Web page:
When Losing Weight Feels Insurmountable
Four people found health and emotional reasons to try again.
John Barragan: Improving Sleep and Attitude Through Weight Loss
The fragility of life can often result in moments of clarity.
San Diego resident John Barragan felt his world tightening around him. Like
so many others, he had been active in his youth but became more sedentary with
age. The couch became his respite and food his destructive comfort.
Once an athlete, Barragan weighed nearly 300 pounds, and his health was
suffering. First he developed sleep apnea and needed a device to safely rest.
Then he required hospitalization for a heart arrhythmia. His family
history started to really worry him. His father passed away after a heart
attack in 2006, and diabetes was also common in his family.
"As a young man I was into running and boxing. I was in good shape. Then
you start going on your own and living life and paying bills. Some people react
well; but I let myself go."
"I was heading down a bumpy road. I didn't want to accept that."
Depressed and feeling self conscious, he was looking for an answer,
something he could connect with, that could improve his health, self-image, and
The key came from his cousin, who had taken a kettlebell class and
recommended that Barragan give it a shot. Kettlebells are weights best
described as bowling balls with handles, made famous decades ago by classic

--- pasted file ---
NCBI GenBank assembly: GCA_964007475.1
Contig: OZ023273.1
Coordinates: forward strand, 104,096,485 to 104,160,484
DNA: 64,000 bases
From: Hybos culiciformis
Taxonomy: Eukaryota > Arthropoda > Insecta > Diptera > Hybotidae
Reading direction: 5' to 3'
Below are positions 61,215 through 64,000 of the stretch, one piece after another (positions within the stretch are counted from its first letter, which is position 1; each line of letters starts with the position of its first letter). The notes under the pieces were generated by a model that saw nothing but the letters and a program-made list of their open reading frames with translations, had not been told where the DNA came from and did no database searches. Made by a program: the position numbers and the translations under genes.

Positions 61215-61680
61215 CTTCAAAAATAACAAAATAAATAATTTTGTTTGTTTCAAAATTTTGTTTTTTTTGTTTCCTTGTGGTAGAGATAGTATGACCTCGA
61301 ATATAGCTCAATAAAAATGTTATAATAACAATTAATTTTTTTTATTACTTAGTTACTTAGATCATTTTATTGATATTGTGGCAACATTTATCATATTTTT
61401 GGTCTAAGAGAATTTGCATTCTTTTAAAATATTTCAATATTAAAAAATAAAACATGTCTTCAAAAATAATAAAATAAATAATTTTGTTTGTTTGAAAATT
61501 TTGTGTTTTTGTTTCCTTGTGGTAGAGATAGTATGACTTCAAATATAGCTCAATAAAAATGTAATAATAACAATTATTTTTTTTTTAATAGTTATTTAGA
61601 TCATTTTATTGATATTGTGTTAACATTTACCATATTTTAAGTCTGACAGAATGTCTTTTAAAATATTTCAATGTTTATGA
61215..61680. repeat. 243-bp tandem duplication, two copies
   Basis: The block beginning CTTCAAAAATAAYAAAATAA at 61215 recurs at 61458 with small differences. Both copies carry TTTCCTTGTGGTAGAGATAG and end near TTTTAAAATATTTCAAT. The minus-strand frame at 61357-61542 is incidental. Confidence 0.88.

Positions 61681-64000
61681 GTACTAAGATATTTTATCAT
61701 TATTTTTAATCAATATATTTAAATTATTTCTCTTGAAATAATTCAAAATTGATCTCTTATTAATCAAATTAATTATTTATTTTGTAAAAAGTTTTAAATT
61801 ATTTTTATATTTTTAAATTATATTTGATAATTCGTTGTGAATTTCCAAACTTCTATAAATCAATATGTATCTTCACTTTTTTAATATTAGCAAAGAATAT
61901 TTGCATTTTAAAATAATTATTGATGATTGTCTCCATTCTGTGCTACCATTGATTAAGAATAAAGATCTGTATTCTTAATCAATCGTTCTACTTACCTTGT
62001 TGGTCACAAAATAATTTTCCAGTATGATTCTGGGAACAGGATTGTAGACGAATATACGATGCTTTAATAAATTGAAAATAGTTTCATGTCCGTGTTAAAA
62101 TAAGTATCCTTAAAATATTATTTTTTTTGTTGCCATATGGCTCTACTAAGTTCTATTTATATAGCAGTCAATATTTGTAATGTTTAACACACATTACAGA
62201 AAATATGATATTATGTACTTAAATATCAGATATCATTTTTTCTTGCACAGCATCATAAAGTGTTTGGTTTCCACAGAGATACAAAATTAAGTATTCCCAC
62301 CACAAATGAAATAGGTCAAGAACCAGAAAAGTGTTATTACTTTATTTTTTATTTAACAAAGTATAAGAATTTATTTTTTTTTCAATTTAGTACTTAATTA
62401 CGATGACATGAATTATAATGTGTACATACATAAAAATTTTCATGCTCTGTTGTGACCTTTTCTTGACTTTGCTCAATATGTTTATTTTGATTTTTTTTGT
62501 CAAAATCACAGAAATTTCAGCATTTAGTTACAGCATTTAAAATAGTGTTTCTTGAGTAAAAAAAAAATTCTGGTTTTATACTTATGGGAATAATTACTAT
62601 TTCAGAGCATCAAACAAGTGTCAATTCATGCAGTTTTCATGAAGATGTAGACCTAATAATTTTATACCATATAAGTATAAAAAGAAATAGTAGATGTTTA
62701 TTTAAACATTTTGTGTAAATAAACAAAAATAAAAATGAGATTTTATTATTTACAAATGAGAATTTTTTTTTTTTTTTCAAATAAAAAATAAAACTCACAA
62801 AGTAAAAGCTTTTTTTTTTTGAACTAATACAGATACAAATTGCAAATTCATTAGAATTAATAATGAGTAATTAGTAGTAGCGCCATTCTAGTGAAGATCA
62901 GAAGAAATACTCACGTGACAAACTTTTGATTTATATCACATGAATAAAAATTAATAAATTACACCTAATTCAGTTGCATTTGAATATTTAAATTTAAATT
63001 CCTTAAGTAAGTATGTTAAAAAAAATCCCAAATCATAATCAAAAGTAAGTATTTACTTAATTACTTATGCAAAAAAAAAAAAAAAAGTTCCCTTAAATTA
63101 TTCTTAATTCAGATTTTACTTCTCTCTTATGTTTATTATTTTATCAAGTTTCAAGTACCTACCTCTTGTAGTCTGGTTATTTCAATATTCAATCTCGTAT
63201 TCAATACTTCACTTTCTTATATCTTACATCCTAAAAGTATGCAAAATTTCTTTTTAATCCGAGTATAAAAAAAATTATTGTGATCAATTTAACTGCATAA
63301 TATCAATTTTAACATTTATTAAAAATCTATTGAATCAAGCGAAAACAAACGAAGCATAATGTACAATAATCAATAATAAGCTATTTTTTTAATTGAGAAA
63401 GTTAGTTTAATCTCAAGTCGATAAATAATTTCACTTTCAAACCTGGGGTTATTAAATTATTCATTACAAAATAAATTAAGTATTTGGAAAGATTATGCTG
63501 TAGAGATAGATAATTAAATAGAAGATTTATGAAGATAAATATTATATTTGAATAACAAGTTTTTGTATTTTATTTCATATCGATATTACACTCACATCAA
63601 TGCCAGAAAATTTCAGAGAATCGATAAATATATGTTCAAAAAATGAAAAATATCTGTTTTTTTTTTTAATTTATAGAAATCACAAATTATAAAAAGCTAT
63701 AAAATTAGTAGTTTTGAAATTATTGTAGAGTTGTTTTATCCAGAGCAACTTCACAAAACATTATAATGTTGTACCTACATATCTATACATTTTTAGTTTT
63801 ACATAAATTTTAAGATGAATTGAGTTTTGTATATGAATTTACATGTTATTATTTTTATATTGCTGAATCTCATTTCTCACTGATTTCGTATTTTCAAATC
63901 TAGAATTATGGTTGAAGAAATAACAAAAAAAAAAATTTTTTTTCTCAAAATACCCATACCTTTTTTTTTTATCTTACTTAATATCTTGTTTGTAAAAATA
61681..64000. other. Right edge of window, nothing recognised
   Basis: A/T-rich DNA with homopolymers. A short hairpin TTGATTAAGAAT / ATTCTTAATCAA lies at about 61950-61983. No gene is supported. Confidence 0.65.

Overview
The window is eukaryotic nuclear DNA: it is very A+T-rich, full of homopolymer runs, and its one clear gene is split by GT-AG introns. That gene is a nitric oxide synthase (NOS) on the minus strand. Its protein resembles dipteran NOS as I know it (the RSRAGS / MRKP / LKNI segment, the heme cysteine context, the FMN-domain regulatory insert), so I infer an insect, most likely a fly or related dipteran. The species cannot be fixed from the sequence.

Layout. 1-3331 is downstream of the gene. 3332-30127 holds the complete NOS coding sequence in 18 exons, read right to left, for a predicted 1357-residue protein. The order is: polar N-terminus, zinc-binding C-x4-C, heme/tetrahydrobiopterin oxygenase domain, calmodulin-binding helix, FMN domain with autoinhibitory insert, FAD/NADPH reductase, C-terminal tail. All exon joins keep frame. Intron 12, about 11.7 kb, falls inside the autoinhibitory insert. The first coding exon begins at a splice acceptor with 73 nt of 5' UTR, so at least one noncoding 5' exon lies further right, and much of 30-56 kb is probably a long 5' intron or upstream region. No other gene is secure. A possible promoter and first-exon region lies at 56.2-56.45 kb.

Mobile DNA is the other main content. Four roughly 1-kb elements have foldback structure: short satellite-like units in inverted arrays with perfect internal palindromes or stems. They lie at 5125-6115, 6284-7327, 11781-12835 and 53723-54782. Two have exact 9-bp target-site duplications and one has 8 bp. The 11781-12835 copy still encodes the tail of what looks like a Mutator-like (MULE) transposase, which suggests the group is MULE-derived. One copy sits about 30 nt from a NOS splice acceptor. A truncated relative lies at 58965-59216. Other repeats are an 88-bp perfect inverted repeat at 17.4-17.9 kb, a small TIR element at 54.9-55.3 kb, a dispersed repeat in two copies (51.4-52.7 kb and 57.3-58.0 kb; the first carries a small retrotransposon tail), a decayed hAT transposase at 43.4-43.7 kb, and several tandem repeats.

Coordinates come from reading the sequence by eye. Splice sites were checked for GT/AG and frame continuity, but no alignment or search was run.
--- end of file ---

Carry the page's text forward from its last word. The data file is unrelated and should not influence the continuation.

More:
"strongmen." A renewed popularity has taken hold, and kettlebell
classes -- which offer strength training and cardiovascular benefit -- have
become popular across the country.
It was with trepidation that Barragan entered the Iron Core training
facility. He initially stepped on the treadmill but was exhausted after 10
minutes. Undaunted, he hired a trainer and began working out with the weights
twice a week. He dropped a few pounds. He was getting stronger.
"At 300 pounds, it's hard to move your body around," he says.
Two years after picking up his first kettlebell, he's shed a whopping 100
pounds. At 200 pounds, he's fit and trim, yet still wants to lose another 50
pounds to feel he's achieved maximum results.
Excess weight, he says, is more than a health risk. It can crush everything
you thought you held dear.
"It eventually closes your world," Barragan says. "You don't
want to go out. You want to sit on the couch with the remote, watch TV, and
eat. Your world gets very small."
Since he began this transformative journey, his world has grown
In addition to kettlebell workouts, he's biking, hiking, spending time on
the beach, and socializing with friends. It's been many months since he's had
an arrhythmia flare-up. The settings have been drastically lowered on his sleep
apnea device, which he hopes to abandon by year's end. He’s so passionate about
his new lifestyle that he convinced his wife, Leticia, 39, to give kettlebells
a try. So far, she's lost 40 pounds.
"Now I see her feeling better about herself," he says.
"You can see the change."
Barragan's road to discovery is similar to many others who have shared his
struggle: acknowledging the situation, finding tools toward a solution, and
discovering passion and happiness throughout the journey.
"When you know that there's a problem, you have to find something that's
gets you where you need to go," he says. "Then you start seeing
what you're missing. I want to say I enjoyed living."
Lisa Brosch: Losing Weight for Those You Love